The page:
The global present has, if anything, made us become more aware of a global past. Refocused attention on past globalizations have been an important trend in Northeast Asian studies and such works have brought valuable insights that challenge many prior assumptions that the cosmopolitanism that characterized the 7th to 14th centuries had long given way to an inward-facing conservatism in this region. While historians such as Pak Chonggi (2008) have refocused attention on the conspicuously cosmopolitan nature of the Koryŏ Dynasty (918-1392) and evidence that the Chosŏn Dynasty (1392-1910) was hardly a total “Hermit Kingdom” that most have assumed (and still do so today). Maritime Northeast Asia, even as Tokugawa Japan (1603-1868), Qing Dynasty China (1644-1912), and Chosŏn Korea took more inward turns, was still active with international exchange. Regardless of tightening travel restrictions that culminated in pronounced reactionary turns by the 19th century, people still found themselves on stranger shores.

Great port cities of the Qing Empire such as Fuzhou and Quanzhou in China likewise were bustling centers of cosmopolitan activity as the Emperors Kangxi and Qianlong were generally open to outside influences. In Tokugawa Japan, despite Tokugawa Iemitsu’s 1639 isolationist Sakoku edict, trade still continued with Chosŏn Korea (not surprisingly in part to satiate aesthetic tastes among well-to-do samurai and merchants for the austere elegance of Korean pottery and painting), Qing China, Dutch merchants (though confined largely at the island of Dejima by Nagasaki), and even Southeast Asians and others due to a curious policy loophole that enabled Japanese of Satsuma domain to work with Ryukyu kingdom intermediaries. Trade among Northeast Asian states also extended to the Southeast Asian powers of Ayutthaya (in present-day Thailand) and Mataram (in present-day Java, Indonesia). 17th and 18th century Chinese and Japanese encyclopedias include notable – albeit terse and simplistic – descriptions of a great variety of ethnic groups from Hokkaido Ainu to peoples of Somalia, an indication that Northeast Asians were hardly in complete ignorance of the outside world. Maritime contact in Chosŏn Korea appears to have been relatively minor compared to its neighbors, perhaps a far cry from the Koryŏ days, but the Chosŏn Dynasty was nevertheless eager to maintain active relations with both Beijing and Edo; throughout the Chosŏn Dynasty, periodic embassies were dispatched to Japan with such pomp and circumstance that they became matsuri (festivals) unto themselves as Japanese locals watched parades of Korean officials and military escorts in exotic costume.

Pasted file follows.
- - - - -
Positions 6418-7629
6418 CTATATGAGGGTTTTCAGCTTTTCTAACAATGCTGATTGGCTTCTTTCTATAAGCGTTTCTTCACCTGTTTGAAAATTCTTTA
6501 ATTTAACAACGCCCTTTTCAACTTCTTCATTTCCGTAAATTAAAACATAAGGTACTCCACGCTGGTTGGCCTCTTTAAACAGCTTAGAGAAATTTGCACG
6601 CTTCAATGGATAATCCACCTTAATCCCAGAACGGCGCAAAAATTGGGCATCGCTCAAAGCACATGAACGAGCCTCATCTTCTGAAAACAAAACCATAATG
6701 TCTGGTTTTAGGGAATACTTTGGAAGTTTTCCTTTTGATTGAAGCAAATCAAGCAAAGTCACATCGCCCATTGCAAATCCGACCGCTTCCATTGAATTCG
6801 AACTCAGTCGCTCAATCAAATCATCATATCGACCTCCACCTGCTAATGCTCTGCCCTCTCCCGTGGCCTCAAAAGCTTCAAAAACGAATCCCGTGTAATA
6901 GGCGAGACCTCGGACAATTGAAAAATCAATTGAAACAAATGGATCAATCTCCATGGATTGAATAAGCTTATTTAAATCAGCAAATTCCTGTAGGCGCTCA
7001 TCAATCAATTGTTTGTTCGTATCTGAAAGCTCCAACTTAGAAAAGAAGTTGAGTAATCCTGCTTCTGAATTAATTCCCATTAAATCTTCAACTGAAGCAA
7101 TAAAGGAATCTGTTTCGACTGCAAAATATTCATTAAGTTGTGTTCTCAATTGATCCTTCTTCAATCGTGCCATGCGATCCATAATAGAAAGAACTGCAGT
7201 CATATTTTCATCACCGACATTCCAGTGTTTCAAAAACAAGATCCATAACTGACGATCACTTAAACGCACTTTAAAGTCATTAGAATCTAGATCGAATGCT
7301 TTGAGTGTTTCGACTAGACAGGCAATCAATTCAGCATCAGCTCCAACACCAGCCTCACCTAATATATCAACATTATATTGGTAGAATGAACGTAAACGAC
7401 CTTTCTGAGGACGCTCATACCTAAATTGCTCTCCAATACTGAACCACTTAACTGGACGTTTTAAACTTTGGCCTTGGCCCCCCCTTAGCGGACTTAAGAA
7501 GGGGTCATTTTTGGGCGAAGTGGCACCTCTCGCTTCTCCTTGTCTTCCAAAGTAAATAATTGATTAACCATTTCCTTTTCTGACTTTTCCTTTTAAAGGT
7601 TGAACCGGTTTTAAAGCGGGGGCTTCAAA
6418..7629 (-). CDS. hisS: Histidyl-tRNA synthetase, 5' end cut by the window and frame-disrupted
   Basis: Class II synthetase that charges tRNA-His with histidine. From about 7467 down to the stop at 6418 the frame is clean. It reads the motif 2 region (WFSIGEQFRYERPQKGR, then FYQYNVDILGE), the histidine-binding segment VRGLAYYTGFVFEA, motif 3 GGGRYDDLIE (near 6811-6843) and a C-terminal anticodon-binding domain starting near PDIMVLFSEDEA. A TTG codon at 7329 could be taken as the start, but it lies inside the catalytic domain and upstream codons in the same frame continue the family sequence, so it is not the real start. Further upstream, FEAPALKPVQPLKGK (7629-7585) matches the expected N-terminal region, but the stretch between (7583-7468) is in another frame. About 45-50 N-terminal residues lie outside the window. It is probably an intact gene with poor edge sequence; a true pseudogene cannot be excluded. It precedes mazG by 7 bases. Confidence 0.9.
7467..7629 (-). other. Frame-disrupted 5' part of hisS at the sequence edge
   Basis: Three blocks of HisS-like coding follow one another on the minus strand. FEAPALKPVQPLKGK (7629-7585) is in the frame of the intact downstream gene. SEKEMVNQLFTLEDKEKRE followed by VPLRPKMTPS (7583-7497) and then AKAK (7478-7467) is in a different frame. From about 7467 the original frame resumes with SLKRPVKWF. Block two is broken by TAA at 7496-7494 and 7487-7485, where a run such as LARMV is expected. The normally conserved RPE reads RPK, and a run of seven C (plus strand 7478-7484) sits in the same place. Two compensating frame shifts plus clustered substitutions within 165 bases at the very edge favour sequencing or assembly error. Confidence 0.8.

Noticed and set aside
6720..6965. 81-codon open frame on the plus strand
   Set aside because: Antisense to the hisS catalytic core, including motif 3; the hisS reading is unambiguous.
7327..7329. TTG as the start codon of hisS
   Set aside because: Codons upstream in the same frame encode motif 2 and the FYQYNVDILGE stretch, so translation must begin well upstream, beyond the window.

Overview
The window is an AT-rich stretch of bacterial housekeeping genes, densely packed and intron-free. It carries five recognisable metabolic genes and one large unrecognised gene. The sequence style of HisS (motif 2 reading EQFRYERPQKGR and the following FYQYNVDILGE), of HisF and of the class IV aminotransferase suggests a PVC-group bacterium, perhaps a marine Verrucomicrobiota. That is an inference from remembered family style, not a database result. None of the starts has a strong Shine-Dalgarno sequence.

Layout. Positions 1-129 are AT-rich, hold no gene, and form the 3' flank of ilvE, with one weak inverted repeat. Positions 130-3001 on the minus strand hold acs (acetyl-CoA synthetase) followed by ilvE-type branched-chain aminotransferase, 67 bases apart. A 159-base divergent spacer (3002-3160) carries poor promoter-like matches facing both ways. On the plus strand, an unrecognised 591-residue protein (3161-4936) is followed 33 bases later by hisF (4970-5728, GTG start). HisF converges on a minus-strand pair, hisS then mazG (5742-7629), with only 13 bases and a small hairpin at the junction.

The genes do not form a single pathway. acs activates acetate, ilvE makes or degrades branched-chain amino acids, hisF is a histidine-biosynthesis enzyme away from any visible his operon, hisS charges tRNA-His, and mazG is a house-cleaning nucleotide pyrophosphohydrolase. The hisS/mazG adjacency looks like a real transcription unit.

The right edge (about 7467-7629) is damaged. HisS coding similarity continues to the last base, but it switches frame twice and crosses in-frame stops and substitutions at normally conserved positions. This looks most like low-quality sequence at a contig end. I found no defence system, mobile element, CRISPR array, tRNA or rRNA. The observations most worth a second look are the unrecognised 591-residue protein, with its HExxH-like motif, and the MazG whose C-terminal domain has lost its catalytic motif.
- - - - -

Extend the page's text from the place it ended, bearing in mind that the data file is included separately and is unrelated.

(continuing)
And what of Cheju Island under Chosŏn rule? Did Cheju go to the world?

Cheju Island, being a large island located not too far from the southwest-to-northeast Kuroshio Current, could easily figure itself into oceanic travel. Both literary scholars Hŏ Namch’un (2011) and Cho Tong’il (1997) observed a recurring theme of mythical figures coming to Cheju from abroad or finding themselves in distant lands in the stories of the Kwenaegit-tang 괴내깃당 ponp’uri, Songdang 송당 ponhyangdang ponp’uri, and Samsŏng sinhwa 삼성신화, which not only appear to attest to memories of ancient travels but remained important Cheju oral histories to the present. As an island, Cheju’s dependency on the sea would seem all too obvious, but what does complicate the matter is that following the Chosŏn Dynasty’s tightened grip on the island since the 15th century travel to and from Cheju was greatly limited. Though classical records indicate a few rare instances in which the T’amna kingdom dispatched emissaries to the Tang imperial Chinese and Asuka Japanese courts in the 7th centuries aside from the mainland Korean states, Cheju lost much of its autonomy by the 12th century and likely was not a major player in maritime trade given its lack of resources (although the island did export abalone, pearls, horses, and tangerines). Cheju’s status degraded further with Chosŏn rule and thus the age of Cheju islanders’ – confined with legal restrictions on maritime activity and miniscule t’e-u rafts or short-haul tribute vessels traveling to the Korean mainland – adventures beyond the seas had long ended. Or so it seemed.